In Nassau County, there have been several events linked to four or more infections in the past few months, Nassau Health Commissioner Dr Larry Eisenstein said in an email. But he declined to give details “because of confidentiality” or to explain why the county has the confidentiality rule.

Contact tracing predates COVID-19. For years, health services have isolated people with infectious diseases such as measles and meningitis and quarantined their close contacts.

Still, county health departments were overwhelmed with contact tracing in the first few weeks of the coronavirus pandemic, so in May 2020, the state began to focus on reaching close contacts of newly newlywed people. infected, and counties focused on interviewing those who tested positive and obtaining contact names.

“We talk with them about what they did and who they were with during their time of infection,” said Jennifer Culp, assistant to the Suffolk Health Commissioner.

There are more than 800 state contact tracing staff who are focused on Long Island, the number changes depending on the workload, the state Department of Health spokesperson said. , Erin Silk, in an email. There are nearly 3,800 contact tracing staff – all of them temporary – statewide. That’s more than at the start of summer, before the delta variant began to dominate. But that’s less than half of the roughly 8,000 contact tracers during the biggest wave of COVID-19 in January, Silk said.

Statewide, the number of coronavirus cases has risen from less than 300 on some days in June to more than 6,000 daily cases in September. As of September, more than 99% of positive test result samples analyzed in the state were of the delta variant.

On Long Island, there were an average of 808 new daily cases of COVID-19 in August and September.

Suffolk had to move county employees – some from outside the health department – from different positions to COVID-19 duties as the number increased, Culp said. “We add people as needed,” she said.

Currently, there are more than 100 full-time and part-time employees focused on investigating COVID-19 cases and related work, Culp said.

Eisenstein declined to give details of the staff, including the number of investigators Nassau has, other than to say “it varies depending on the workload.”

Those who violate isolation or quarantine orders, or refuse to provide contact, face fines of up to $ 10,000, but officials in both counties said after subpoenas or warnings of a potential fine, initially recalcitrant people complied.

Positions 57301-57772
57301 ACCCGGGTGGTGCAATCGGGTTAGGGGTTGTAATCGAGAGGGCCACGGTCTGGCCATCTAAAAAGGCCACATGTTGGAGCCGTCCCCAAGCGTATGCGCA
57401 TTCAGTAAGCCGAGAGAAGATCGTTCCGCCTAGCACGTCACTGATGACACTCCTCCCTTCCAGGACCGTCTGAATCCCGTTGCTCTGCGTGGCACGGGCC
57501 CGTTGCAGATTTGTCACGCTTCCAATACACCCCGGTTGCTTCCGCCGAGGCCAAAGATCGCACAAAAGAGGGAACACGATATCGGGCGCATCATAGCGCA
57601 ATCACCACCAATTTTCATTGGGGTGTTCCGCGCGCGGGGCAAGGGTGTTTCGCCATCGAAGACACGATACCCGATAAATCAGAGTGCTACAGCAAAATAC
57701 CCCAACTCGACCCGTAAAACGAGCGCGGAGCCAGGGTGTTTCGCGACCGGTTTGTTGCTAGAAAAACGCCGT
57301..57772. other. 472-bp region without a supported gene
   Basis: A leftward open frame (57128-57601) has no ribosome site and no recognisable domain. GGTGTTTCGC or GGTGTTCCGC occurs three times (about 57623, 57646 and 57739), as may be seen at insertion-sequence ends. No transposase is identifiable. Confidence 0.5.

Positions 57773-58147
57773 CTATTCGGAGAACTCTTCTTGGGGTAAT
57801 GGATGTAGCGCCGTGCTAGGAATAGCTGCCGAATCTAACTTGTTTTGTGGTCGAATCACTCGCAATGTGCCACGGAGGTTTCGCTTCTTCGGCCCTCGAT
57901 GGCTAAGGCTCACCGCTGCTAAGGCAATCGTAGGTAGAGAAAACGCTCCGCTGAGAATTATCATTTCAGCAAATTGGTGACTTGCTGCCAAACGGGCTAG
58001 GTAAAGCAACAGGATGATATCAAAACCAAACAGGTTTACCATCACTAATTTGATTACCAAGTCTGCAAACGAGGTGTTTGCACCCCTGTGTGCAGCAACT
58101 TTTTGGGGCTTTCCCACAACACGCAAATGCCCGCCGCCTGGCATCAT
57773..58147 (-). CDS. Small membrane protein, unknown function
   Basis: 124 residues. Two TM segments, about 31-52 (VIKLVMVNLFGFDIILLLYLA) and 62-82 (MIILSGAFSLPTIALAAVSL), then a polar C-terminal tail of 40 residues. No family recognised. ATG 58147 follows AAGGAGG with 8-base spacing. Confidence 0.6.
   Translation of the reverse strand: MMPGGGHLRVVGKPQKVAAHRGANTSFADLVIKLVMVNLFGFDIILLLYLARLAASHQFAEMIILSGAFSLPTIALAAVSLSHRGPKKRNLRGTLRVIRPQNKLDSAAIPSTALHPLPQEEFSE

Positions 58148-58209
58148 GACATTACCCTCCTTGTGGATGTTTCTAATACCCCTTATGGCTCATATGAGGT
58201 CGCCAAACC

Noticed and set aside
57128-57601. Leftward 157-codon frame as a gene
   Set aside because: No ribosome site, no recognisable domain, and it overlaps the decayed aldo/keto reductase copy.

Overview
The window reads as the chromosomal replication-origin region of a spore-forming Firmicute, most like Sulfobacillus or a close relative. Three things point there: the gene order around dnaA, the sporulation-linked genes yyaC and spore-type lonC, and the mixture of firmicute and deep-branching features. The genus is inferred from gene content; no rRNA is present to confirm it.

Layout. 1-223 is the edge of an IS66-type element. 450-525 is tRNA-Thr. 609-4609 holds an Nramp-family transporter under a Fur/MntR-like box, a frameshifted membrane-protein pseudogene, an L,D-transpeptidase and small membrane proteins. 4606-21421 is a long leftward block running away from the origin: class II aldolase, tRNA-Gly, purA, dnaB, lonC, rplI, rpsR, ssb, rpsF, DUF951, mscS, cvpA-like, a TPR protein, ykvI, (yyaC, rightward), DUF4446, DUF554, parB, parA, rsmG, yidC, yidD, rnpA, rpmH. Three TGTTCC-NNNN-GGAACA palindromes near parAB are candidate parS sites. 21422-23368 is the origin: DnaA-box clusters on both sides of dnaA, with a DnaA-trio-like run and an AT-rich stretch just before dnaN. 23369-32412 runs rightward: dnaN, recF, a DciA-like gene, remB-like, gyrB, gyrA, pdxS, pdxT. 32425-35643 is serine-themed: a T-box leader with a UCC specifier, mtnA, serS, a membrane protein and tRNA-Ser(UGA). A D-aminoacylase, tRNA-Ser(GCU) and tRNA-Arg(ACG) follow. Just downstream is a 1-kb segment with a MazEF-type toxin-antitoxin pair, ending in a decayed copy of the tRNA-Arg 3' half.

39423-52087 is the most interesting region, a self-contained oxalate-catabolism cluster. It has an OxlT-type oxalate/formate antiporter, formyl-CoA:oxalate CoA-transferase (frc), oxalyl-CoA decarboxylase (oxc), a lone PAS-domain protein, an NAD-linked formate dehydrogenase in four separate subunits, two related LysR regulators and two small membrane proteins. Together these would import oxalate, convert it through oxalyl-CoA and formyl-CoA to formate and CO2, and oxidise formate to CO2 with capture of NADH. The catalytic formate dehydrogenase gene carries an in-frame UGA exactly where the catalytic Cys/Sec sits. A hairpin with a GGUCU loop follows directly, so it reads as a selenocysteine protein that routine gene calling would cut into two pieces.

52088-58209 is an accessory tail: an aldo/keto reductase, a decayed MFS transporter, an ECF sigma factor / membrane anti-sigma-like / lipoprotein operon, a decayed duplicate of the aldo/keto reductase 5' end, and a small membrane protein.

Quarantine differs for schoolchildren

Long Island’s K-12 schools handle contact tracing and then provide the names of those eligible for quarantine to counties, county officials said.

“They can do it a lot faster, and we obviously want the kids to be isolated and quarantined, and we’re following the official interview,” including details on the quarantine, Culp said.

In schools, the state has an exception to its quarantine requirement: If an infected child was 3 to 6 feet from another child, the second child does not need to quarantine “if both children were carrying correctly and systematically well-fitting masks ”.

Some schools have more stringent requirements. East Suffolk BOCES submits names to health department for quarantining children 3 to 6 feet from an infected child, whether or not it appears masks were worn as it is unclear whether the masks were worn correctly all the time, COO says Julie Lutz.

Local health departments typically work with employers to identify close professional contacts, Silk said.

But some employers do internal contact tracing first.

At Melville-based H2M architects + engineers, Liz Uzzo, director of human resources, said employees should immediately call or email her if they are positive. They are asked for the names of close contacts, which a company employee then calls, to make sure they don’t come to work the next morning, Uzzo said.

“It is a process that takes time, but it is a process that must be done” because state contact tracers may not reach close contacts quickly enough, she said.

“We are catching it before the health ministry even gets involved,” Uzzo said.